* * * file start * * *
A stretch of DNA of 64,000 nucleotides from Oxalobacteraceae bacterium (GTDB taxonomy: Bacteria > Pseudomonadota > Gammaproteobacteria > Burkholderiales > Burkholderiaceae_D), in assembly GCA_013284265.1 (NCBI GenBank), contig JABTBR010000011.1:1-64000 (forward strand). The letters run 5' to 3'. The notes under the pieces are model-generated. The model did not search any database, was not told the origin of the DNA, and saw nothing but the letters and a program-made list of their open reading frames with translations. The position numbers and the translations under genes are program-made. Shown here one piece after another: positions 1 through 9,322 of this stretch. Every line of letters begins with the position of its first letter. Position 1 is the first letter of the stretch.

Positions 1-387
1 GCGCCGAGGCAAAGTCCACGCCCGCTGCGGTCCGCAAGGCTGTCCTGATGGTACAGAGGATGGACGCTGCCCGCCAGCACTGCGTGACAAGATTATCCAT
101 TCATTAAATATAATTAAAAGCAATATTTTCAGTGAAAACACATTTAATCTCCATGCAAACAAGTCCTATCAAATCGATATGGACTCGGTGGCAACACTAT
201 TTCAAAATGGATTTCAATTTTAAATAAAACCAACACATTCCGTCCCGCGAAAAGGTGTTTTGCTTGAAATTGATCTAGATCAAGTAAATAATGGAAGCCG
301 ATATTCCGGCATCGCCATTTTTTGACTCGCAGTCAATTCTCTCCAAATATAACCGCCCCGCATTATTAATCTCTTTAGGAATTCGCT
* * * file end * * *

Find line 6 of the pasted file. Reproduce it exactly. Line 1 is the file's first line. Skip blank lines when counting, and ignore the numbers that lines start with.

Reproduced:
301 ATATTCCGGCATCGCCATTTTTTGACTCGCAGTCAATTCTCTCCAAATATAACCGCCCCGCATTATTAATCTCTTTAGGAATTCGCT